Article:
cellular_automata_dispersal | R Documentation |

The cellular_automata_dispersal function simulates movements of individuals using rule-based cell movements. In each cell that has population, every individual up to a specified proportion of the total population attempts to move. For each step from a specified minimum up to a specified maximum number of movements, a weighted draw of four directions, based on habitat suitability, is made and then the destination cell is checked for available carrying capacity. If there is carrying capacity available, the individual moves to the cell, if not, it remains in its current cell. This is repeated until the maximum number of cell movements is reached. If no cell is found with available carrying capacity, the individual remains in the source cell.

cellular_automata_dispersal( max_cells = Inf, min_cells = max_cells, dispersal_proportion = set_proportion_dispersing(), barriers = NULL, use_suitability = TRUE, carrying_capacity = "carrying_capacity" )

`max_cells` |
the maximum number of cell movements that each individual in each life stage can disperse in whole integers. |

`min_cells` |
the minimum number of cell movements that each individual in each life stage will disperse in whole integers. |

`dispersal_proportion` |
a built-in or custom function defining the proportions of individuals that can disperse in each life stage. |

`barriers` |
the name of a spatial layer in the landscape object that contains cell values between 0 (no barrier) and 1 (full barrier) Any values between 0 and 1 indicate the permeability of the barrier. |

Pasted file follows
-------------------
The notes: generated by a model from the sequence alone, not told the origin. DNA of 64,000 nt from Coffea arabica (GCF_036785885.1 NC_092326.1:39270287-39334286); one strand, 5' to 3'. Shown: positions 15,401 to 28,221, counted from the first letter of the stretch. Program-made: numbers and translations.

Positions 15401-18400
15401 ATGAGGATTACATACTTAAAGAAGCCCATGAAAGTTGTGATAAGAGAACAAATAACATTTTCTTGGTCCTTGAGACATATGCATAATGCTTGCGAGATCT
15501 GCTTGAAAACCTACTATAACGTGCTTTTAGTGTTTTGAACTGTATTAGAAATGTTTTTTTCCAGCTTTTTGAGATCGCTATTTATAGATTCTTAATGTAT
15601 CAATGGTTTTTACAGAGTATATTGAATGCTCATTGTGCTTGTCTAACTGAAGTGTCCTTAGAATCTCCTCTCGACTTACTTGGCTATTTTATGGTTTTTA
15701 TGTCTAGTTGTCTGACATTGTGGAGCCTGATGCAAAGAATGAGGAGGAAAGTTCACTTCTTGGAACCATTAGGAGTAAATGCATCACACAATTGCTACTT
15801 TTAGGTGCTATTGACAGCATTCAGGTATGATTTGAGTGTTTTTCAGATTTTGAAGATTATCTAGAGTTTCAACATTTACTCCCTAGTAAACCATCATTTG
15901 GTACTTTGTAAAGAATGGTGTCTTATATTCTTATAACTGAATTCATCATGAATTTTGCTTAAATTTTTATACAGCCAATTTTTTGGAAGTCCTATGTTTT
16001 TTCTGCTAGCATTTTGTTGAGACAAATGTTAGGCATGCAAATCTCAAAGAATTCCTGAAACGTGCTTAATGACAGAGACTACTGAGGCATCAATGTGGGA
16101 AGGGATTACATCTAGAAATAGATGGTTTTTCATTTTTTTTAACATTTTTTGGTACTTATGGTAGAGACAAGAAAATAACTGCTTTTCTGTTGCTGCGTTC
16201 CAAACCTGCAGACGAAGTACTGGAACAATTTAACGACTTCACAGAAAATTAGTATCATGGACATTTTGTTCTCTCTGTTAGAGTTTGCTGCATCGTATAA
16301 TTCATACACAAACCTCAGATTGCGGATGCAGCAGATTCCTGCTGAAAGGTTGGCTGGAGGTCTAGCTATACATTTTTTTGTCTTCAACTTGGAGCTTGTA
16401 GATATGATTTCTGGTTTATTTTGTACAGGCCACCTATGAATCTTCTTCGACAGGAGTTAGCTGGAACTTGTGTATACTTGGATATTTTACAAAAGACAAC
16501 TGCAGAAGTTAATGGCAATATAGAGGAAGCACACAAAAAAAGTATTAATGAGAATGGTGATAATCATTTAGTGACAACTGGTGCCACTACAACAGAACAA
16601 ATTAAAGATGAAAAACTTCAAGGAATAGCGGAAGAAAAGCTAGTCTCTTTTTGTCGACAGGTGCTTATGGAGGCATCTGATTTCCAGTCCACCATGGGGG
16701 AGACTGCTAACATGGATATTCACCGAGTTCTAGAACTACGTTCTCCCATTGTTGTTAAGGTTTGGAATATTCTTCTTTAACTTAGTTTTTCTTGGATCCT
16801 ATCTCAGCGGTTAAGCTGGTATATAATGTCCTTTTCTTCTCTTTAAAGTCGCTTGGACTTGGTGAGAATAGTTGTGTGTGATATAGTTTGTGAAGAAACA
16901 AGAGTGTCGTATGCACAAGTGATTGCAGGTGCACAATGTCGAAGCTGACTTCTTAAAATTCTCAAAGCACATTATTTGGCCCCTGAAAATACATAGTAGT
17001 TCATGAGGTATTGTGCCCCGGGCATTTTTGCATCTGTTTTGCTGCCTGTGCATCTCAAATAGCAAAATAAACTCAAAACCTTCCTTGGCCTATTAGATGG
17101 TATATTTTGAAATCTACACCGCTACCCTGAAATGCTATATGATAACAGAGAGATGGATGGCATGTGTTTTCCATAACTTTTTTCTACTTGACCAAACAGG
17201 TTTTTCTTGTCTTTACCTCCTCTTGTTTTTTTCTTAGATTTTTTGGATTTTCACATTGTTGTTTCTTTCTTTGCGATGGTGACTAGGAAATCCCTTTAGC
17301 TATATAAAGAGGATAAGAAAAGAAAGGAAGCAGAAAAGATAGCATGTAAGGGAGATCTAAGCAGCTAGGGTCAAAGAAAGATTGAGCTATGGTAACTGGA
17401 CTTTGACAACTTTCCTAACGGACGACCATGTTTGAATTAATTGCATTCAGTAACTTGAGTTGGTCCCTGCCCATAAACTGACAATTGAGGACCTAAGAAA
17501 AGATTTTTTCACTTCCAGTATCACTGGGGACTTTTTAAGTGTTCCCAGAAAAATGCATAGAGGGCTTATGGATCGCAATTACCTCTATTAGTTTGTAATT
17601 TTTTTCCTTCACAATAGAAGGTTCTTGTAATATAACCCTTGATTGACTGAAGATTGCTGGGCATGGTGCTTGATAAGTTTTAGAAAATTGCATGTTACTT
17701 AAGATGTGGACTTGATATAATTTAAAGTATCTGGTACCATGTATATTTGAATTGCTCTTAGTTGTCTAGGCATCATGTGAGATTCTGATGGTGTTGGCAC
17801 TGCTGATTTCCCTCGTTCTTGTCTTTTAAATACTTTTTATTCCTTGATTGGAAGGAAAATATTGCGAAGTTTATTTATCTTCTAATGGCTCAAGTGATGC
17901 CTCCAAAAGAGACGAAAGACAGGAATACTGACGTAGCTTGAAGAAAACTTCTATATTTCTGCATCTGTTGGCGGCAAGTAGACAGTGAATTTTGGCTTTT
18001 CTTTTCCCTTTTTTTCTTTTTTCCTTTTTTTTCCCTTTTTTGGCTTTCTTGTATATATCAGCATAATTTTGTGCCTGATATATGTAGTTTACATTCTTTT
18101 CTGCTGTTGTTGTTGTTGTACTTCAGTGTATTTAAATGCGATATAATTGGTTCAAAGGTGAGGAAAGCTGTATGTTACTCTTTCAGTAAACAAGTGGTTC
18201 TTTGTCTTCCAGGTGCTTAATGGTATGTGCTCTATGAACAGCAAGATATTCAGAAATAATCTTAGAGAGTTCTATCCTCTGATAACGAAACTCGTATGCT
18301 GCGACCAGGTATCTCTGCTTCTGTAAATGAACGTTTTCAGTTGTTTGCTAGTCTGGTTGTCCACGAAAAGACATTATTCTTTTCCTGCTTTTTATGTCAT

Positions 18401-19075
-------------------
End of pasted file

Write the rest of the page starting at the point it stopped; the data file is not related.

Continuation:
`use_suitability` |
should habitat suitability be used to control the likelihood of individuals dispersing into cells? The default is TRUE. Note, if a barrier map is also provided, the suitability map is multiplied with the barrier map to generate a permeability map of the landscape. |

`carrying_capacity` |
the name of a spatial layer in the landscape object that specifies the carrying capacity in each cell. |

This function allows the use of barriers in the landscape to influence dispersal. The function is computationally efficient, however, because as individuals are dispersed, performance scales with the population sizes in each cell across a landscape and the maximum number of cell movements.

The maximum number of cell movements in cellular automata dispersal does not correspond exactly to the distance decay of a dispersal kernel, since cellular automata dispersal depends on the permeability of the landscape, and is interrupted on reaching a cell with available capacity (above the minimum specified number of cell movements). A heuristic that can be used to determine a reasonable number of steps from a mean dispersal distance 'd' and cell resolution 'res' is: 'max_cells = round(2 * (d / (res * 1.25)) ^ 2)'. This corresponds approximately to the number of cell-steps in an infinite, homogenous landscape with no early stopping, for which d is the mean end-to-end dispersal distance of all individuals.

Rather than relying on this value, we recommend that the user experiment with
the `max_cells`

and `min_cells`

parameters to find a value such that
the the mean dispersal distance in a reasonably realistic simulation
corresponds with field estimates of mean dispersal distances.

# Example of cellular automata dispersal where the 2nd and 3rd life stages # disperse up to a maximum of 100 cells but dispersal is affected by # barriers (in this case roads). The road rasters have values of 0 for # large roads (no dispersal across barrier) and 0.5 for smaller roads # (reduced dispersal across barrier). ## Not run: ca_dispersal <- cellular_automata_dispersal(max_cells = c(0, 100, 100), barriers = "roads") ls <- landscape(population = egk_pop, suitability = egk_hab, carrying_capacity = egk_k, "roads" = egk_road) pd <- population_dynamics(change = growth(egk_mat), dispersal = ca_dispersal, density_dependence = ceiling_density()) simulation(landscape = ls, population_dynamics = pd, habitat_dynamics = NULL, timesteps = 20) ## End(Not run)

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